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昆山仁济男科医院男科大夫

2017年10月22日 17:55:56    日报  参与评论()人

玉山镇妇科官网昆山哪家医院治疗前列腺炎最好At the moment, humanity faces a major challenge and millions of lives are in danger.当下,人类面临着重大挑战,数百万的生命处于危险之中。As a cosmologist I see the world as a whole作为宇宙学家,我把世界看做一个整体and I#39;m here to address one of the most serious public health problems of the 21st century.我要指出21世纪一个重大的健康问题Today, too many people die from complications related to overweight and obesity.今天,有太多人死于与超重和肥胖有关的并发症,We eat too much and move too little.我们吃得太多,活动却太少Fortunately, the solution is simple.幸运的是,解决方法很简单More physical activity and change in diet. It#39;s not rocket science.更多的体力活动以及改变饮食结构。这不是火箭科学And for what it#39;s worth,我想做出的评价是how being sedentary has become a major health problem, is beyond my understanding.久坐竟然成了一个健康问题,这已经超出了我的理解。 Article/201612/482091昆山中医院治疗包皮包茎多少钱 昆山仁济医无痛人流多少钱

昆山手术包皮多少钱You have to do three things.你必须明白三件事。You don#39;t get the most information from any one.你不可能从任何人那里得到很多的信息。You have to photograph the collections.必须要不停地拍照收集素材。You have to photograph the women on the street...who have bought the things and how they#39;re wearing them.去拍大街上的那些女人她们买了什么样的衣,怎么去穿和搭配。And then you have to go to the evening events.还要去参加一些晚宴。You can#39;t report to the public unless you#39;ve seen it all.如果你自己都不完全了解这些,你就不能向大众去传播。People just go off and say what they think.Well, it isn#39;t really what I think.人们总是在说他们是怎么想的。但这些不是我个人的想法。It#39;s what I see.这全是我亲眼所见的。It doesn#39;t happen like in a day or an hour.I go out and that#39;s it.这些都不是一蹴而就的。我出去拍照,亲眼看到的这些。I run around and photograph all people with holes in their sneakers.我四处奔波,去拍各种各样的人和不同的细节。It#39;s not that at all.但不仅仅是这样。Suddenly I see something, then I see it again, and I think, ;Ah, there#39;s an idea,; and other times I#39;ll see it and I#39;ll think, ;Wow, that#39;s an idea,; and then I#39;ll look for it.如果我忽然想到什么有趣的电子,我会再去想一遍,或许我会觉得 ;嘿,这是个好点子;当我再反复去看和想它的时候如果我还觉得;这是个好主意!;我去会去找类似的衣拍照。But I#39;ll be doing ten other ideas all at once, you see.不过一般情况下,我会带着很多个点子去拍不同的照片。They make the best sandwich.这儿的三明治简直是最好吃的。And coffee...three dollars. The cheaper the better, you know?还有这儿的咖啡…就三美元有时候便宜也有好货呀。The coffee at the Times, I...I...It#39;s so...ugh.《纽约时报》的咖啡…可真是…难喝。My cord kept coming out of the camera last night. -Oh, yeah?我的胶卷昨晚总跑出相机。-哦,是么?So I#39;ve been worried sick.弄的我很是担心。But I got something, any rate, on that roll.不过什么事都有个几率吧。We#39;ll see about the others.我们来看看其他几卷照片。Do you know anything about his personal life?Nothing. -Nothing.你对他的个人生活有什么了解么?不知道。-一点都不知道么? Article/201608/459347昆山市不孕不育多少钱 栏目简介:;Shanghai Live; focuses on big events in the city and major issues around the world, and presents them in a practical and audience-friendly manner to meet the ever-evolving needs of Shanghai#39;s English-speaking viewers,both local and expatriate.《直播上海英语电台》集中报道城市大事件以及全球热点话题,并以观众喜闻乐见的方式呈现给大家,从而满足上海本地以及上海海外人士的英语需求。 Article/201609/464431花桥镇人民中心医院包皮手术怎么样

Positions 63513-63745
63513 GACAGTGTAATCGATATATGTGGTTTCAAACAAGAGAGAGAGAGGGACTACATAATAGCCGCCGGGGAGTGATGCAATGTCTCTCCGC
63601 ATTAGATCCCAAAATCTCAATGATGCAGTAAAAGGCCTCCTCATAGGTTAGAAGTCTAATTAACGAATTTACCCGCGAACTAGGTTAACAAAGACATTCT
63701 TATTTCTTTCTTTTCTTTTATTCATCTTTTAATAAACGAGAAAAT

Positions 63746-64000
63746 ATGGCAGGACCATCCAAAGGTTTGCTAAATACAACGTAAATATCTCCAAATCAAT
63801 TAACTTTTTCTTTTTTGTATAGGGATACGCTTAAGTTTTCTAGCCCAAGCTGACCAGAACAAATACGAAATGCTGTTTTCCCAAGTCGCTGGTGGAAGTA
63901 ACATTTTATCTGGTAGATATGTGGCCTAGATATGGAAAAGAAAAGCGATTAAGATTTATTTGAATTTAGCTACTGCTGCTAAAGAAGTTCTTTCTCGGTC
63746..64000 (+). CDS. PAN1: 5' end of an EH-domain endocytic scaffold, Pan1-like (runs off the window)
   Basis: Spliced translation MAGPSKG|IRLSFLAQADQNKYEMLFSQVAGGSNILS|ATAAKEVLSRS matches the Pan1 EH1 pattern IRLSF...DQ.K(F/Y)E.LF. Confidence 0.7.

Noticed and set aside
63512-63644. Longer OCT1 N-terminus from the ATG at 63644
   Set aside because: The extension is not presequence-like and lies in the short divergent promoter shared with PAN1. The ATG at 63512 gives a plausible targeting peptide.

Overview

昆山超导可视的无痛人流哪里好It was an afternoon in the fall of 2005. I was working at the ACLU as the organization#39;s science advisor.那是2005年秋日的一个下午。我时任ACLU(美国公民自由联盟)的科学顾问。I really, really loved my job, but I was having one of those days where I was feeling just a little bit discouraged.我真的非常喜欢我的工作,但是那段时间我时常感到有一点点受挫。So I wandered down the hallway to my colleague Chris Hansen#39;s office.于是我经过走廊晃荡到同事克里斯·汉森的办公室。Chris had been at the ACLU for more than 30 years, so he had deep institutional knowledge and insights.克里斯在ACLU供职三十多年了,他对机构有深刻的了解和想法。I explained to Chris that I was feeling a little bit stuck.我向克里斯解释我为什么觉得有些举步维艰。I had been investigating a number of issues at the intersection of science and civil liberties -- super interesting.我当时在调查一系列处在科学和公民自由十字路口的问题--非常有意思。But I wanted the ACLU to engage these issues in a much bigger way, in a way that could really make a difference.但是我希望ACLU能够在更高的层面参与这些问题。以一种能真正做出改变的方式。So Chris cut right to the chase, and he says, ;Well, of all the issues you#39;ve been looking at, what are the top five?;克里斯开门见山地说,“那好,所有你正在考虑的问题里面,排前五位的是什么?”;Well, there#39;s genetic discrimination, and reproductive technologies, and biobanking, and ...“我想应该是遗传歧视,生育技术,生物样本库,还有……oh, there#39;s this really cool issue, functional MRI and using it for lie detection,哦,这个真的很酷,功能性MRI(核磁共振成像),用它来测谎,and ... oh, and of course, there#39;s gene patents.;还有……哦,当然,还有基因专利。”;Gene patents?; ;Yes, you know, patents on human genes.;“基因专利?”“是的,你知道的,授予人类基因专利。”;No! You#39;re telling me that the US government has been issuing patents on part of the human body? That can#39;t be right.;“不可能!你是说,美国政府正在对人身体的部分授予专利?这怎么可能嘛。”I went back to my office and sent Chris three articles.我回到我的办公室,给克里斯发了三篇文章。And 20 minutes later, he came bursting in my office.20分钟以后,他冲进我的办公室。;Oh my god! You#39;re right! Who can we sue?;“天哪!你说中了!我们可以起诉谁?”Now Chris is a really brilliant lawyer,克里斯是一名杰出的律师,but he knew almost nothing about patent law and certainly nothing about genetics.但是他几乎完全不懂专利法,而且肯定不懂遗传学。I knew something about genetics, but I wasn#39;t even a lawyer, let alone a patent lawyer.我懂一点遗传学,但我连律师都不是,更别说专利律师了。So clearly we had a lot to learn before we could file a lawsuit.所以很显然,在打官司之前,我们需要学很多东西。First, we needed to understand exactly what was patented when someone patented a gene.首先,我们需要搞清楚当有人为基因申请专利时,究竟是什么被授予了专利。Gene patents typically contain dozens of claims, but the most controversial of these are to so-called ;isolated DNA;基因专利通常包含几十条要求,但是最矛盾的是所谓的“离体DNA”namely, a piece of DNA that has been removed from a cell.也就是从细胞中移出的DNA片段。Gene patent proponents say, ;See? We didn#39;t patent the gene in your body, we patented an isolated gene.;基因专利的持者称,“看见了吗?我们没有对你身体中的基因申请专利,我们是为离体的基因申请专利。”And that#39;s true, but the problem is that any use of the gene requires that it be isolated.这话是没错,但问题在于,无论如何,要使用基因,就必须先进行分离。And the patents weren#39;t just to a particular gene that they isolated, but on every possible version of that gene.而被授予专利的,并非他们分离的某个特定的基因,而是那个基因每一种可能的版本。So what does that mean?那么这意味着什么呢?That means that you can#39;t give your gene to your doctor and ask him or her to look at it, say,这意味着你不能把你的基因给医生,然后请他/她检查,比如说,to see if it has any mutations, without permission of the patent holder.检查是否有变异,如果你没有专利持有者的授权。It also means that the patent holder has the right to stop anyone from using that gene in research or clinical testing.这也意味着专利持有者有权阻止任何人使用该基因从事研究或临床试验。Allowing patent holders, often private companies, to lock up stretches of the human genome was harming patients.允许专利持有者,通常是私有企业,关起开发人类基因组的大门,会损害患者的利益。Consider Abigail, a 10-year-old with long QT syndrome,比如,阿比盖尔,一个10岁的孩子,患有长QT综合症,a serious heart condition that, if left untreated, can result in sudden death.这是一种严重的心脏疾病,如果不治疗,可能引发猝死。The company that obtained a patent on two genes associated with this condition developed a test to diagnose the syndrome.有个公司拥有与这种疾病有关的两个基因的专利,他们开发了一种针对此病症的检验方法。But then they went bankrupt and they never offered it. So another lab tried to offer the test,但随后公司倒闭了,还没来得及推出这项检测务。but the company that held the patents threatened to sue the lab for patent infringement.于是另一个实验室尝试提供这种检测,但是这家持有专利的公司起诉那个了实验室专利侵权。So as a result, for 2 years, no test was available.所以,结果是,两年内,没有人提供这种检测务。During that time, Abigail died of undiagnosed long QT.在此期间,阿比盖尔因未诊断出长QT症去世。Gene patents clearly were a problem and were harming patients.基因专利明显是个问题,并且在损害患者的利益。But was there a way we could challenge them?但是我们有没有办法挑战他们呢?Turns out that the Supreme Court has made clear through a long line of cases,其实,最高法院通过一系列的判例已经清楚地表明,that certain things are not patent eligible.有些东西是不能申请专利的。You can#39;t patent products of nature -- the air, the water, minerals, elements of the periodic table.你不能为自然界的产物申请专利--空气、水、矿产、周期表里的元素。And you can#39;t patent laws of nature -- the law of gravity, E mc2.你也不能为自然规律申请专利--引力定律,Emc2(质能方程),These things are just too fundamental and must remain free to all and reserved exclusively to none.这些东西太基础了,必须对所有人免费开放,不该被任何人独自占有。It seemed to us that DNA, the most fundamental structure of life,对我们来说,似乎DNA,生命最本质的结构,that codes for the production of all of our proteins, is both a product of nature and a law of nature,掌控所有蛋白质生产的编码,既是自然界的产物,也是自然规律,regardless of whether it#39;s in our bodies or sitting in the bottom of a test tube.无论它是在我们的体内,还是沉在一根试管底部。As we delved into this issue, we traveled all over the country to speak with many different experts我们不断深入这个问题,在国内四处奔波,和许多专家交流scientists, medical professionals, lawyers, patent lawyers.科学家、医疗专家、律师、专利律师。Most of them agreed that we were right as a matter of policy, and, at least in theory, as a matter of law.绝大多数都同意,在政策层面我们是正确的,并且在法律层面,至少在理论上是正确的。All of them thought our chances of winning a gene-patent challenge were about zero.但他们全都认为我们挑战基因专利授权的成功概率几乎为零。Why is that? Well, the patent office had been issuing these patents for more than 20 years.为什么呢?因为专利局签发这些专利已经超过20年了。There were literally thousands of patents on human genes.毫不夸张地说,现在已经有上千个人类基因专利。The patent bar was deeply entrenched in the status quo,专利律师已经深陷其中,the biotech industry had grown up around this practice,生物技术产业已经通过这个司法实践壮大,and legislation to ban gene patents had been introduced year after year in Congress, and had gone absolutely nowhere.禁止基因专利的立法提案年年在国会被提出,但很显然根本没出国会的门。So the bottom line: courts just weren#39;t going to be willing to overturn these patents.所以归根结底:法院就是不愿意去推翻这些专利。Now, neither Chris nor I were the type to shy away from a challenge,只不过,我和克里斯都不是那种遇到挑战就退缩的人,and hearing, ;Being right just isn#39;t enough,; seemed all the more reason to take on this fight.听到“站在正义一边还不够,”这就更值得我们去为此战斗。So we set out to build our case.所以我们着手准备自己的案件。Now, patent cases tend to be: Company A sues Company B over some really narrow, obscure technical issue.现在,专利案通常是:公司A起诉公司B,只针对一些非常局限、隐晦的技术问题。We weren#39;t really interested in that kind of case, and we thought this case was much bigger than that.我们对那种案件并不十分感兴趣,我们认为这个案件要比那些重大得多。This was about scientific freedom, medical progress, the rights of patients.这个案件关乎科学自由,医疗进步,患者权利。So we decided we were going to develop a case that was not like your typical patent case -- more like a civil rights case.所以我们决定要做和你们通常看到的专利案不同的事情--它更像是针对公民权利的申诉。We set out to identify a gene-patent holder that was vigorously enforcing its patents我们着手寻找这样一个基因专利持有者:他要非常强硬地推行专利;and then to organize a broad coalition of plaintiffs and experts然后组织一个广泛的原告和专家联盟that could tell the court about all the ways that these patents were harming patients and innovation.来告诉法庭这些专利侵害病人、阻碍创新的种种劣迹。We found the prime candidate to sue in Myriad Genetics, a company that#39;s based in Salt Lake City, Utah.我们发现Myriad Genetics可以作为起诉的主要目标。这是一家总部设在犹他州盐湖城的公司。Myriad held patents on two genes, the BRCA1 and the BRCA2 genes.Myriad持有两个基因的专利,BRCA1和BRCA2基因。Women with certain mutations along these genes携带有这两个基因某些变异的女性are considered to be at a significantly increased risk of developing breast and ovarian cancer.罹患乳腺癌和卵巢癌的风险会显著升高。Myriad had used its patents to maintain a complete monopoly on BRCA testing in the ed States.Myriad公司使用他们的专利来维持美国境内化验BRCA的全面垄断地位。It had forced multiple labs that were offering BRCA testing to stop.他们强行叫停了数个提供BRCA化验的实验室。It charged a lot of money for its test -- over 3,000 dollars.他们对化验收取高额费用--超过三千美元。It had stopped sharing its clinical data with the international scientific community.他们停止向国际科学界共享临床数据。And perhaps worst of all, for a period of several years,还有可能最糟糕的,曾经有几年,Myriad refused to update its test to include additional mutations that had been identified by a team of researchers in France.Myriad拒绝在他们的化验中增加由法国的一个研究团队鉴别出来的新变异类型。It has been estimated that during that period, for several years,据估计,在此期间,数年间,as many as 12 percent of women undergoing testing received the wrong answer有近12%接受化验的女性得到了错误的结果a negative test result that should have been positive.也就是本应该是阳性的阴性结果。This is Kathleen Maxian. Kathleen#39;s sister Eileen developed breast cancer at age 40 and she was tested by Myriad.这是卡瑟琳·马克西安。卡瑟琳的艾琳40岁得了乳腺癌。The test was negative. The family was relieved.她曾做过Myriad的化验,结果是阴性。这家人松了口气。That meant that Eileen#39;s cancer most likely didn#39;t run in the family,这说明艾琳的癌症很可能不会在家族中重现。and that other members of her family didn#39;t need to be tested.她的家人也不需要再接受化验。But two years later, Kathleen was diagnosed with advanced-stage ovarian cancer.但是两年后,卡瑟琳被诊断出晚期卵巢癌。It turned out that Kathleen#39;s sister was among the 12 percent who received a false-negative test result.原来卡瑟琳的就是那12%得到了假阴性结果的病人之一。Had Eileen received the proper result, Kathleen would have then been tested,如果艾琳得到了正确的化验结果,卡瑟琳就也会去做化验,and her ovarian cancer could have been prevented.她的卵巢癌就可能得到预防。Once we settled on Myriad, we then had to form a coalition of plaintiffs and experts that could illuminate these problems.我们确定目标为Myriad后,就需要组建一个能够陈述这些问题的原告和专家团。We ended up with 20 highly committed plaintiffs: genetic counselors,我们找到了20位非常积极的原告:遗传学咨询顾问,geneticists who had received cease and desist letters, advocacy organizations,收到叫停信件的遗传学家:持我们的组织,four major scientific organizations that collectively represented more than 150,000 scientists and medical professionals,四个主要科学组织,集中代表了超过15万名科学工作者和医疗专家,and individual women who either couldn#39;t afford Myriad#39;s test,以及无力付Myriad的检测or who wanted to obtain a second opinion but could not, as a result of the patents.或者希望有其他选择,但因为专利原因无法实现的女性个体。One of the major challenges we had in preparing the case was figuring out how best to communicate the science.我们在准备案件期间遇到的主要挑战是,搞清楚如何最有效地阐述科学观点。So in order to argue that what Myriad did was not an invention, and that isolated BRCA genes were products of nature,所以,为了辩明Myriad的成果并不属于创新,以及离体的BRCA基因是自然界的产物,we had to explain a couple of basic concepts, like: What#39;s a gene? What#39;s DNA?我们必须解释一些基本概念,比如:基因是什么?DNA是什么?How is DNA isolated, and why isn#39;t that an invention?如何分离DNA,以及为什么这不是创新?We spent hours and hours with our plaintiffs and experts,我们和原告以及专家团花费了无数日夜,trying to come up with ways of explaining these concepts simply yet accurately.努力寻找能够简洁又不失准确地解释这些概念的方式。And we ended up relying heavily on the use of metaphors, like gold.我们最终非常依赖比喻,比如说黄金。So isolating DNA -- it#39;s like extracting gold from a mountain or taking it out of a stream bed.因此,分离DNA--就像从大山中挖出黄金,或者从溪流河床里淘出黄金。You might be able to patent the process for mining the gold, but you can#39;t patent the gold itself.你或许可以为采集黄金的流程申请专利,但你不能为黄金本身申请专利。It might#39;ve taken a lot of hard work and effort to dig the gold out of the mountain; you still can#39;t patent it, it#39;s still gold.你可能要靠无数艰辛努力才能从山中挖到黄金;但你仍旧不能为它申请专利,黄金还是黄金。And the gold, once it#39;s extracted, can clearly be used for all sorts of things that it couldn#39;t be used for when it was in the mountain;而黄金,一旦被挖掘出来,显然可以被用于各种它藏在山中时不能实现的用途;you can make jewelry out of it for example -- still can#39;t patent the gold, it#39;s still gold.比如,你可以把它做成珠宝--但仍然不能为金子申请专利,金子还是金子。So now it#39;s 2009, and we#39;re y to file our case.然后就到了2009年,我们准备起诉了。We filed in federal court in the Southern District of New York, and the case was randomly assigned to Judge Robert Sweet.我们向纽约南区的联邦法庭递交了诉讼,然后案子被随机分配给了法官罗伯特·斯威特。In March 2010, Judge Sweet issued his opinion -- 152 pages -- and a complete victory for our side.2010年3月,斯威特法官宣布了他的判决意见。152页。我方完胜。In ing the opinion, we could not get over how eloquently he described the science in the case.在判决意见里,我们对他在案子中如此雄辩地陈述科学事实激动不已。I mean, our brief -- it was pretty good, but not this good.我是说,我们的简述--挺不错的,但没有这么出。How did he develop such a deep understanding of this issue in such a short time?他是如何在这么短的时间内做出如此深刻的理解?We just could not comprehend how this had happened.我们真的无法想象一切是怎么发生的。So it turned out, Judge Sweet#39;s clerk working for him at the time, was not just a lawyer -- he was a scientist.后来我们才发现,当时斯威特法官手下的助手不仅仅是一个律师--他还是个科学家。He was not just a scientist -- he had a PhD in molecular biology.他又不仅仅是个科学家--他是分子生物学士。What an incredible stroke of luck!我们真是太走运了!Myriad then appealed to the US Court of Appeals for the Federal Circuit. And here things got really interesting.Myriad随后向美国联邦巡回上诉法庭上诉。然后事情就变得非常有意思了。First, in a pivotal moment of this case, the US government switched sides.首先,本案中的一个关键时刻,美国政府倒戈了。So in the district court the government submitted a brief on Myriad#39;s side.在地区法庭上,政府递交了一份简述持Myriad。But now in direct opposition to its own patent office,但是这回美国政府直接反对了它自己的专利局,the US government files a brief that states that is has reconsidered this issue in light of the district court#39;s opinion,政府递交了一份摘要声明,他们基于地区法庭的判决,重新考虑了问题,and has concluded that isolated DNA is not patent eligible. This was a really big deal, totally unexpected.并认定离体DNA不具备申请专利的条件。这件事意义非凡,完全出人意料。The Court of Appeals for the Federal Circuit hears all patent cases,联邦巡回上诉法庭受理过所有的专利案例,and it has a reputation for being very, very pro-patent.对专利持坚决持态度也是众所周知。So even with this remarkable development, we expected to lose.所以即使取得了如此长足的进步,我们仍然觉得会败诉。And we did. Sort of. Ends up split decision, 2 to 1.我们是败诉了。差不多吧。结果是2比1的意见。But the two judges who ruled against us, did so for completely different reasons.但是两位反对我们的法官选择了完全不同的理由。The first one, Judge Lourie, made up his own novel, biological theory -- totally wrong.第一位,法官洛里,胡编乱造了他自己的生物理论--完全是胡说八道。He decided Myriad had created a new chemical -- made absolutely no sense.他觉得Myriad制造了一种新化学物质--驴唇不对马嘴。Myriad didn#39;t even argue this, so it came out of the blue.Myriad竟然对这一点没有争议,真是令人大跌眼镜。The other, Judge Moore, said she basically agreed with us that isolated DNA is a product of nature.另一位,法官莫尔,说她基本同意我们说的离体DNA是自然界的产物。But she#39;s like, ;I don#39;t want to shake up the biotech industry.;但是她声称“我不想动摇生物技术产业的根基”,等等。The third, Judge Bryson, agreed with us. So now we sought review by the Supreme Court.第三位,法官布里森,同意我们。于是我们申请最高法院复审。And when you petition the Supreme Court, you have to present a question that you want the Court to answer.当你向最高法院情愿时,你需要提出一个希望法院回应的问题。Usually these questions take the form of a super-long paragraph,通常这些问题都是长长的一段话,like a whole page long with lots and lots of clauses, ;wherein this; and ;therefore that.;从句套从句,可以写满一页,“其中包括”、“由此得知”,等等。We submitted perhaps the shortest question presented ever. Four words: Are human genes patentable?我们提交了可能是有史以来最短的问题。四个词:能否授予人类基因专利?Now when Chris first asked me what I thought of these words, I said,克里斯第一次问我觉得这个问题靠不靠谱时,我说,;Well, I don#39;t know. I think you have to say, #39;Is isolated DNA patentable?#39;;“我不知道。我想你可能得说,‘能否授予离体DNA专利?’”;Nope. I want the justices to have the very same reaction that I had when you brought this issue to me seven years ago.;“非也。我希望大法官的反应能和我在七年前你跟我提这个问题时一模一样。”Well, I certainly couldn#39;t argue with that.好吧,我当然没理由反驳。The Supreme Court only hears about one percent of the cases that it receives, and it agreed to hear ours.最高法院只受理大约1%收到的案件,他们接受了我们的。The day of the oral argument arrives, and it was really, really exciting -- long line of people outside,口头辩论那天到来时,真的是太激动人心了--法庭外排起了长队,people had been standing in line since 2:30 in the morning to try to get into the courthouse.人们从凌晨2:30起就开始排队,希望能挤进法庭。Two breast cancer organizations, Breast Cancer Action and FORCE, had organized a demonstration on the courthouse steps.两个乳腺癌的组织,乳腺癌行动组织和FORCE,在法庭台阶上组织声援。Chris and I sat quietly in the hallway, moments before he was to walk in and argue the most important case of his career.克里斯和我坐在走廊里一声不响,随后他走进法庭,为他职业生涯中最重要的案件辩护。I was clearly more nervous than he was.我显然比他更紧张。But any remaining panic subsided as I walked into the courtroom and looked around at a sea of friendly faces:但是当我走进法庭时,所有的慌张都不见了。我看到周围都是熟悉的面孔:our individual women clients who had shared their deeply personal stories,我们的一位位女性客户,她们毫无保留地分享了自己的亲身经历;the geneticists who had taken huge chunks of time out of their busy careers to dedicate themselves to this fight有在百忙之中抽出大量时间投身于这场斗争的遗传学家,and representatives from a diverse array of medical, patient advocacy, environmental and religious organizations,还有来自许多不同领域的代表:医疗、患者救助、环保和宗教组织,who had submitted friend of the court briefs in the case.以及本案中向法院递交摘要的朋友。Also in the room were three leaders of the Human Genome Project, including the co-discoverer of DNA himself, James Watson,同时在场的还有三位人类基因组计划的先驱者,包括DNA的发现者之一,詹姆斯·沃森。who had submitted a brief to the court, where he referred to gene patenting as ;lunacy.;他也向法庭递交了简述,其中他指出基因专利是“疯子行为”。The diversity of the communities represented in this room出席法庭的群体背景之广,and the contributions each had made to make this day a reality spoke volumes to what was at stake.以及他们中每一位为实现这一天而做出的贡献,都为我们岌岌可危的局势打了一剂了强心针。The argument itself was riveting. Chris argued brilliantly.辩论本身非常有说力。克里斯出色地完成了辩论。But for me, the most thrilling aspect was watching the Supreme Court justices grapple with isolated DNA,但是对我而言,最激动人心的一刻是看着最高法院的大法官为离体DNA激烈争论,through a series of colorful analogies and feisty exchanges,换着花样打比方,激烈地交换意见,very much the same way as our legal team had done for the past seven years.就和我们的法律团队过去七年中所做的一样。Justice Kagan likened isolating DNA to extracting a medicinal plant from the Amazon.大法官卡根把离体DNA比作从亚马孙雨林中提取医疗植物。Justice Roberts distinguished it from carving a baseball bat from a tree.大法官罗伯茨把它比作把树木雕成棒球棒。And in one of my absolutely favorite moments, Justice Sotomayor proclaimed isolated DNA to be ;just nature sitting there.;以及绝对是我最喜欢的一个瞬间,大法官索托马约尔宣称离体DNA“就是自然存在的”。We felt pretty confident leaving the courtroom that day,我们那天离开法庭时信心满满,but I could never have anticipated the outcome: nine to zero.但我从未奢望这样的结局:九比零。;A naturally occurring DNA segment is a product of nature,“一段自然形成的DNA片段是自然界的产物,and not patent-eligible merely because it has been isolated. And furthermore, Myriad did not create anything.;并不因为它被分离出体外就可以被授予专利。另外,Myriad并没有创造任何东西。”Within 24 hours of the decision, five labs had announced that they would begin to offer testing for the BRCA genes.判决生效后24小时内,就有五个实验室宣布他们将开始提供BRCA基因的检测务。Some of them promised to offer the tests at a lower price than Myriad#39;s.他们有些承诺检测的价格将比Myriad的要低。Some promised to provide a more comprehensive test than the one Myriad was offering.有些承诺将提供更全面的检测,比Myriad提供的更多。But of course the decision goes far beyond Myriad.不过显然,这个决定远远不止影响Myriad。It ends a 25-year practice of allowing patents on human genes in the ed States.它终结了美国境内25年来允许授予人类基因专利的行为。It clears a significant barrier to biomedical discovery and innovation.它为生物医疗领域的发现和创新扫除了一个重要的障碍。And it helps to ensure that patients like Abigail, Kathleen and Eileen have access to the tests that they need.它也有助于保像阿比盖尔、卡瑟琳和艾琳这样的患者能够获得她们所需要的检测。A few weeks after the court issued its decision, I received a small package in the mail.最高法院宣判几周之后,我收到了一个邮件小包。It was from Bob Cook-Deegan, a professor at Duke University是鲍勃·库克-德根寄来的,他是杜克大学的教授,and one the very first people Chris and I went to visit when we started to consider whether to bring this case.是我和克里斯开始考虑是否要开始准备此案时最先拜访的人之一。I opened it up to find a small stuffed animal.我打开包裹,里面是一个小小的毛绒玩具。We took a big risk in taking this case.为了这个案件,我们冒了很大的风险。Part of what gave us the courage to take that risk was knowing that we were doing the right thing.给予我们勇气面对风险的部分原因是我们知道我们在做正确的事。The process took nearly eight years from the start to finish, with many twists and turns along the way.从开始到结束,整个过程将近八年,经历了许多曲折和反复。A little luck certainly helped, but it was the communities that we bridged,当然还借助了一点点运气,但正是我们牵线拉到一起的群体,the alliances that we created, that made pigs fly. Thank you.正是我们创造的同盟,让不可能变成了可能。谢谢。 Article/201707/515955 新英语900句视频版 第39课 回家 文本如下:LESSON 1第1课MRS. FARLAS: Packing is very upsetting. I wish someone would do it for me. In fact, I wish I were home now and: the plane trip were over.太乱了,真希望有人帮我整理一下。真的,要是现在旅结束,已经到家了该有多好。JOANA: You don#39;#39;t have to pack tonight.你没必要今晚就收拾行李。MRS. FARIAS: I know, but I want to see how much room I have in my suitcase. Tomorrow I have to buy presents for everyone back home.我知道,不过我想看看箱子里有没有空地方,明天好买点礼物回家送给他们。JOANA: Sometimes I wish I were going with you.我有时真想跟你一起走。MRS. FARiAS: Sometimes I wish you were, too, dear.我也很愿意你和我一起走。JOANA: I know, but you mustn#39;#39;t worry about me. Mama. I#39;#39;ll be all right. Paulo doesn#39;#39;t let me out of his sight.妈妈,你不用为我担心,我能照看好自己,鲍罗随时都会照看我的。MRS. FARIAS: I know you#39;#39;ll be all right. I#39;#39;m worrying about myself. The house will seem so empty without you and Paulo. 681 And what if you de cide to stay here?这些我都知道。我担心的是我自己。没有你和鲍罗,这房子就显得太空了。你们准备住在这里吗?JOANA: Oh, Mama !妈妈!LESSON 2第2课JOANA: Anyway, you were about to mention the gifts you had to buy.您应该去给家里人买小礼品了。MRS. FARIAS: Yes. What do you think I ought to get for your father?知道,你看我给你爸爸买件什么礼物好呢?JOANA: He has just about everything, doesn#39;#39;t he?他什么都不缺,对吗?MRS. FARIAS: That#39;#39;s the trouble.这真麻烦。PAUL:Hi, Mama. Hi, Joana.你好妈妈,你好乔安娜!MRS. FARIAS: I#39;#39;m glad you#39;#39;re home early. Do you know how to fix the lock on that suitcase?It#39;#39;s stuck.今天你回来的这么早,我真高兴。你知道这提箱的锁怎么锁吗?真难弄。PAUL:It probably needs a little oil.该上点油了。MRS. FARIAS: Paulo, I don#39;#39;t know what to get for your father. Do you have any suggestions?鲍罗,给你爸爸买点什么礼物好?你有什么好主意吗?PAUL:Why don#39;#39;t you get him a pocket calculator?买个袖珍计算器好吗?MRS. FARIAS: That#39;#39;s a wonderful ideal I hope he doesn#39;#39;t aly have one.太好了,但愿现在他还没有这玩意儿。PAUL:I doubt it. There, the lock#39;#39;s okay now.我想他还没有。呶,锁好了。MRS. FARIAS: Good. Thank you, dear. Where should I look for a calculator?太好了,谢谢你,亲爱的。你让我去哪儿买计算器?PAUL:I know a place where I can get one on sale. I#39;#39;U pick one up for you tomorrow.我知道一个地方卖计算器,明天我给您买回来吧。MRS. FARIAS: Thank you, dear. You know, when I get home. I#39;#39;m going to wish I were back here. I wish there were some way for all of us to be in the same city, or at least, the same country.好吧,亲爱的,你知道,我一到家,就总想回到这里来,真想我们大家都在一个城市里,哪怕在一个国家里也好呀。 /200809/47897开发区蓬朗医院男科咨询昆山市人民医院包皮手术多少钱